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|Title||Improvement in refractory obsessive compulsive disorder with dronabinol.|
|Author(s)||Schindler F, Anghelescu I, Regen F, Jockers-Scherubl M.|
|Journal, Volume, Issue||Am J Psychiatry 2008;165(4):536-7.|
|Major outcome(s)||Significant symptom improvement|
“Mr. K” was a 36-year-old man with schizophrenia and OCD who was admitted for deterioration of psychotic and obsessive symptoms (Yale-Brown Obsessive Compulsive Scale score: 23). During his course of illness, Mr. K had been treated with antipsychotics (including haloperidol, olanzapine, risperidone, quetiapine, and aripiprazole), both in monotherapy and in combination with selective serotonin reuptake inhibitors. His OCD symptoms in particular remained predominately treatment resistant. Treatment with clozapine (400 mg), which he had already received for more than 1 year (in combination with paroxetine [60 mg] for 13 weeks) resulted only in partial response of his psychotic and OCD symptoms. Switching paroxetine to clomipramine (for another 10 weeks), followed by an additional course of 18 electroconvulsive therapy treatments (right unilateral high dose), did not improve the patient’s psychotic or OCD symptoms significantly. After the addition of dronabinol to ongoing treatment with clomipramine (150 mg) and clozapine (400 mg), a significant reduction of OCD symptoms was observed within 2 weeks (Yale-Brown Obsessive Compulsive Scale score: 15). In order to prevent psychotic deterioration, dronabinol (2.5%) was carefully increased to 10 mg b.i.d.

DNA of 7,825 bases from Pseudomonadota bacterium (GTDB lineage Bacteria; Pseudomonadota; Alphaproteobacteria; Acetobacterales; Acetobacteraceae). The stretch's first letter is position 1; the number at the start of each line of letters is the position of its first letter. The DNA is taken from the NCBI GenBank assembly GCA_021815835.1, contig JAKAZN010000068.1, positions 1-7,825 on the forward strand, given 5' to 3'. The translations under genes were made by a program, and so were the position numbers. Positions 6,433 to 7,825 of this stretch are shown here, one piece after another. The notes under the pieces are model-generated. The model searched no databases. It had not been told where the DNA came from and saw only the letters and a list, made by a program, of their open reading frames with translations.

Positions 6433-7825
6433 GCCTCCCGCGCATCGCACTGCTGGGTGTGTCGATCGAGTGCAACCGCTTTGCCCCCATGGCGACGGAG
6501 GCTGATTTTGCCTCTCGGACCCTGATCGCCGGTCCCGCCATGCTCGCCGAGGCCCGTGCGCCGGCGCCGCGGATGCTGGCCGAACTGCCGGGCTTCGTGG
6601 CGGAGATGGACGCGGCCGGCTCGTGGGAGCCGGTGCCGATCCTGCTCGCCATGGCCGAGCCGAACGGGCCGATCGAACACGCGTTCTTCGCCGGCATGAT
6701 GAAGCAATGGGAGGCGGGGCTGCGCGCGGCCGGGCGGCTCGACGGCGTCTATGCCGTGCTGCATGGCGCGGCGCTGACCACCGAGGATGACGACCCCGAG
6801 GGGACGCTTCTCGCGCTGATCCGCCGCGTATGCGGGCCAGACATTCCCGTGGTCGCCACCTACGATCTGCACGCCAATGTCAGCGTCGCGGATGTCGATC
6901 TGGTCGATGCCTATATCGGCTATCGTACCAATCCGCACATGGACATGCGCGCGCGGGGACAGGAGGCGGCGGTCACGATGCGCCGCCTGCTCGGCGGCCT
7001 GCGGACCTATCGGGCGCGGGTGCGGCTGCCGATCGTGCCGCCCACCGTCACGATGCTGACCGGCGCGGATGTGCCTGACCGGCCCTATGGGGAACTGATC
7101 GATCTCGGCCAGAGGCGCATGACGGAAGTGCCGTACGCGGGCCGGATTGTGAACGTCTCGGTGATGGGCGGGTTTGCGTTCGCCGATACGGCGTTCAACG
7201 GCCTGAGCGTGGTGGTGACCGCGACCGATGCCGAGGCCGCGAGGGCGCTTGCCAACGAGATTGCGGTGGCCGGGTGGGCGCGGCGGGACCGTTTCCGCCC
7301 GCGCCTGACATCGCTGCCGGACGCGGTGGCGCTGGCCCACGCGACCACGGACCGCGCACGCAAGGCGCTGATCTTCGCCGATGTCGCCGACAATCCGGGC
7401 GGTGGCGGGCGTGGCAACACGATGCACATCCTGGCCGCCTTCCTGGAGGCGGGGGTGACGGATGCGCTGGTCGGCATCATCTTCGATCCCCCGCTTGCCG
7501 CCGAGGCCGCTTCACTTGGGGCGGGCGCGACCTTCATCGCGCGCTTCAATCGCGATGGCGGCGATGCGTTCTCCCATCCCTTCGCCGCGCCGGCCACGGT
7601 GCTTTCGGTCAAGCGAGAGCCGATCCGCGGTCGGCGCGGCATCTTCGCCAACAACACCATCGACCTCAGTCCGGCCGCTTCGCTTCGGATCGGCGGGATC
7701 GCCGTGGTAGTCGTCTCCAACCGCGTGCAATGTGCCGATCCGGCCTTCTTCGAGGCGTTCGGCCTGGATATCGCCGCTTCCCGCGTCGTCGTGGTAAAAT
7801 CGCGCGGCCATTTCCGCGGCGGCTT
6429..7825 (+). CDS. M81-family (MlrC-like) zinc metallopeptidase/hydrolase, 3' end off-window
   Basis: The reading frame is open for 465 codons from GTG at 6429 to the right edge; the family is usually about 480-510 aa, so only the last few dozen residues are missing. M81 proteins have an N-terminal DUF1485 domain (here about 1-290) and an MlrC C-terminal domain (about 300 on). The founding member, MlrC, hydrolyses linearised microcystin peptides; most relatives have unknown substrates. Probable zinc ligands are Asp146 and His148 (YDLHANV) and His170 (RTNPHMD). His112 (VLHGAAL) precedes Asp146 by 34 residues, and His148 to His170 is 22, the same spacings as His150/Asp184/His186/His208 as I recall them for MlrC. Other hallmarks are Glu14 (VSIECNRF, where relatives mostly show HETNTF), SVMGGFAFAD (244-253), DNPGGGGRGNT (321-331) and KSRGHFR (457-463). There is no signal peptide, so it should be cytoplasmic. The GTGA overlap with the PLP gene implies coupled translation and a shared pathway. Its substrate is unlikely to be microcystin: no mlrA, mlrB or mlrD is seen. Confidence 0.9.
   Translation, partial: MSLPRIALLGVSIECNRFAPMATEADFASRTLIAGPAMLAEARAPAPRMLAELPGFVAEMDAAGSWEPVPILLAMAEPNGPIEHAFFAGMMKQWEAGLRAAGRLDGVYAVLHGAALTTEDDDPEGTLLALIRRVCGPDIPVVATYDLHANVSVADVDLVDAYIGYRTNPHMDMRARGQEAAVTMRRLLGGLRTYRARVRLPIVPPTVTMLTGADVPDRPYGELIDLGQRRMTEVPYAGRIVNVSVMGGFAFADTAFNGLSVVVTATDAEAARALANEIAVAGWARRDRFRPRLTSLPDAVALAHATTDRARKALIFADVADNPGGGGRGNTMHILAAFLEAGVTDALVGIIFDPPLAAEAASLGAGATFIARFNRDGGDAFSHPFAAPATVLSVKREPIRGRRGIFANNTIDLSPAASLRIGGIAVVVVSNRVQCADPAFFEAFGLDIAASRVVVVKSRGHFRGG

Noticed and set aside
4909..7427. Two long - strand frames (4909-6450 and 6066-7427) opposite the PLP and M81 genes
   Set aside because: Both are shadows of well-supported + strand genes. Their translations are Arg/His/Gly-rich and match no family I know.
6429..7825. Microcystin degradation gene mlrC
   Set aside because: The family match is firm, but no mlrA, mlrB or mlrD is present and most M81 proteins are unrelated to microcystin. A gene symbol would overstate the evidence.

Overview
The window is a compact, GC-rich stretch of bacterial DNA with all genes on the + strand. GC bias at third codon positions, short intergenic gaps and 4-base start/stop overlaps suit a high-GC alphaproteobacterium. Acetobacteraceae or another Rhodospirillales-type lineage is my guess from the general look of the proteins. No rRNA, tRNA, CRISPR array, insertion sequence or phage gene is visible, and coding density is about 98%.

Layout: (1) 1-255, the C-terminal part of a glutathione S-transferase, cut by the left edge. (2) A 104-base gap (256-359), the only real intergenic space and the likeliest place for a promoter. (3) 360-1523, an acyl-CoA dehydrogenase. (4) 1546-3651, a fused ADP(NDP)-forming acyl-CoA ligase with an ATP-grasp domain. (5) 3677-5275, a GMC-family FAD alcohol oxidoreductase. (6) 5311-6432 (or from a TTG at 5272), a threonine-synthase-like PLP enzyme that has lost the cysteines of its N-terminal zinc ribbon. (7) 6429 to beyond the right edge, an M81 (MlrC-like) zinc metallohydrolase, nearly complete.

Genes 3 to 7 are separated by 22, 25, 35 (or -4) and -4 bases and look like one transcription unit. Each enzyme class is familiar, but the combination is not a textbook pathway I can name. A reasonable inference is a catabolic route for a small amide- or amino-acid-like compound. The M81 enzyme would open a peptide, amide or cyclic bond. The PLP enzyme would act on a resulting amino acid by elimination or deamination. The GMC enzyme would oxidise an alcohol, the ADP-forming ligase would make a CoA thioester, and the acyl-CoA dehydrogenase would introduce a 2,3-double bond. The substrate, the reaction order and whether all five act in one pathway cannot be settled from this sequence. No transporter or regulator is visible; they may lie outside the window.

Apart from anticholinergic symptoms that preceded the addition of dronabinol (patient 1: dry mouth, constipation; patient 2: constipation, hypotension), both patients reported no side effects. In particular, there was no deterioration of psychotic or mood disorder symptoms.
|Participants||Two patients with obsessive compulsive disorder|
|Design||Uncontrolled case report|
|Type of publication||Medical journal|
|Address of author(s)||Berlin, Germany|